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Sheriff ordered to pay $28,000 in public record suit

The Oregonian requested $78,000 in attorney fees in November 2016 after the case had been dismissed because Palmer produced the requested records after the suit had been filed.

By Sean Hart

Blue Mountain Eagle

Published on July 11, 2017 5:49PM

Grant County Sheriff Glenn Palmer

Grant County Sheriff Glenn Palmer


A judge has ordered Grant County Sheriff Glenn Palmer to pay $28,000 in attorney fees to The Oregonian newspaper after it sued him over public records.

Grant County Circuit Court Judge William D. Cramer Jr. said in a June 28 opinion letter both parties partially prevailed in the lawsuit filed by The Oregonian seeking disclosure of certain public records from Palmer. The Oregonian requested $78,000 in attorney fees in November 2016 after the case had been dismissed because Palmer produced the requested records after the suit had been filed.

“I find that Sheriff Palmer had responded timely to some parts of the many requests, some prior to the lawsuit,” Cramer said in the opinion. “... However, I find that the lawsuit was necessary to generate an accurate response as to all the requests in the complaint and the complete production of documents.”

An attorney for The Oregonian said in court documents the newspaper began requesting public records from Palmer and the sheriff’s office in February 2016, but Palmer did not provide all the documents requested, including email, phone and other records. The attorney said Palmer displayed a “complete lack of cooperation,” and the lawsuit was necessary to compel the disclosure of the public records.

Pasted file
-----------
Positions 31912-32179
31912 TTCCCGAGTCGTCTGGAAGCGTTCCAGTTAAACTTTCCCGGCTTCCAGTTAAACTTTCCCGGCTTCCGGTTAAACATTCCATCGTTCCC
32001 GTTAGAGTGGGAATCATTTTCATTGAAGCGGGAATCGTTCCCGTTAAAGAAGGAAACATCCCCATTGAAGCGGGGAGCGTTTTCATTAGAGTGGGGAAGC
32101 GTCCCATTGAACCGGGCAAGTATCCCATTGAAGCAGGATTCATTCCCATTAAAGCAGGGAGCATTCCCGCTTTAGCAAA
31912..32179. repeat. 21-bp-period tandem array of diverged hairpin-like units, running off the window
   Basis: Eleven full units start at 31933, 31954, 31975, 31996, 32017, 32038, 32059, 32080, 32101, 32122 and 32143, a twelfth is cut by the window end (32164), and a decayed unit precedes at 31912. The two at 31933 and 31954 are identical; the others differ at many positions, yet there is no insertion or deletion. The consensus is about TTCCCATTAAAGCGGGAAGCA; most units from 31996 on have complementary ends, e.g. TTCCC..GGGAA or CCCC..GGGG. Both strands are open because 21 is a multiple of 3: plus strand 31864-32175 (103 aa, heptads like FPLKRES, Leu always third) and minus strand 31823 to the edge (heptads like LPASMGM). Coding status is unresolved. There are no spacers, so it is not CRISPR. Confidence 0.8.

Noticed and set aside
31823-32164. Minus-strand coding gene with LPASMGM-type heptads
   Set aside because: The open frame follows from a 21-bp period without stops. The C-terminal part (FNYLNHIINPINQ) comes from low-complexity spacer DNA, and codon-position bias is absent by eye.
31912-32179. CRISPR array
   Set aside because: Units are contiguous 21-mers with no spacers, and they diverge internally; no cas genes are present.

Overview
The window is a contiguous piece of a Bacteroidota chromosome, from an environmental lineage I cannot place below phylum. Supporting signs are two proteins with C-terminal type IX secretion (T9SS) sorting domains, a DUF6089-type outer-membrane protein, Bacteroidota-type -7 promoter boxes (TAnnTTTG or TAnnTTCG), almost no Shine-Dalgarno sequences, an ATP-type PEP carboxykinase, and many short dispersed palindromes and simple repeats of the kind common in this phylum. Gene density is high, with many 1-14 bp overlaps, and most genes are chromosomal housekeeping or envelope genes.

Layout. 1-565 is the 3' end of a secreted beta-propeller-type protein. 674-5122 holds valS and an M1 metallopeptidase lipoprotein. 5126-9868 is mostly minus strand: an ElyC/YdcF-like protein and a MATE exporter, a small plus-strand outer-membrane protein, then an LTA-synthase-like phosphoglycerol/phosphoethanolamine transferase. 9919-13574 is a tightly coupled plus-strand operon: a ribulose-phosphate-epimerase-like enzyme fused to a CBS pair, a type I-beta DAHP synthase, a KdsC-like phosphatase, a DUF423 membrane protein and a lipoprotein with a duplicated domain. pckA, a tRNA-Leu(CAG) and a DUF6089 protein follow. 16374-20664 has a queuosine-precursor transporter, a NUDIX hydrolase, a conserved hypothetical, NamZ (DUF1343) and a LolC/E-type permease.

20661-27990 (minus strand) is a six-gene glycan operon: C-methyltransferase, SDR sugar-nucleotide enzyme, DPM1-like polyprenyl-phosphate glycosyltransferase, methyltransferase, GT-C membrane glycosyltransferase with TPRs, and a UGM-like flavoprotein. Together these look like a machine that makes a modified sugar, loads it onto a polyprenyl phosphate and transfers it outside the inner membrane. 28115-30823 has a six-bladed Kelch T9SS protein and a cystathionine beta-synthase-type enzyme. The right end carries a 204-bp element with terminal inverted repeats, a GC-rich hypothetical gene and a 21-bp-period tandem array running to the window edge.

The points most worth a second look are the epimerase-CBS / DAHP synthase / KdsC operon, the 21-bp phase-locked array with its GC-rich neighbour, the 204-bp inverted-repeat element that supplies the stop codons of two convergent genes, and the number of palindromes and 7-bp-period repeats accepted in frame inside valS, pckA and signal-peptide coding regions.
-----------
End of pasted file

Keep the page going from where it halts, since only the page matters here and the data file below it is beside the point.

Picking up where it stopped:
Palmer said in a Jan. 13 declaration the sheriff’s office had been short-staffed for a variety of reasons, and he was unable to provide immediate access to the records. Palmer’s attorney argued The Oregonian submitted many requests for records, which were confusing. The attorney said ensuring the records were not exempt from disclosure and that certain information was redacted required time. He said Palmer was complying with the requests.

Cramer agreed, in part, with both parties.

“Plaintiff made numerous requests, which given their breadth, were confusing and voluminous. Given the cost and effort to respond, it was reasonable for defendant to seek clarification,” Cramer said in the opinion. “... But while all this is occurring, Sheriff Palmer did not give all the requests sufficient priority. I find he was frustrated and failed to choose to address all the requests in a timely manner as required.”

Palmer declined to comment for this story.



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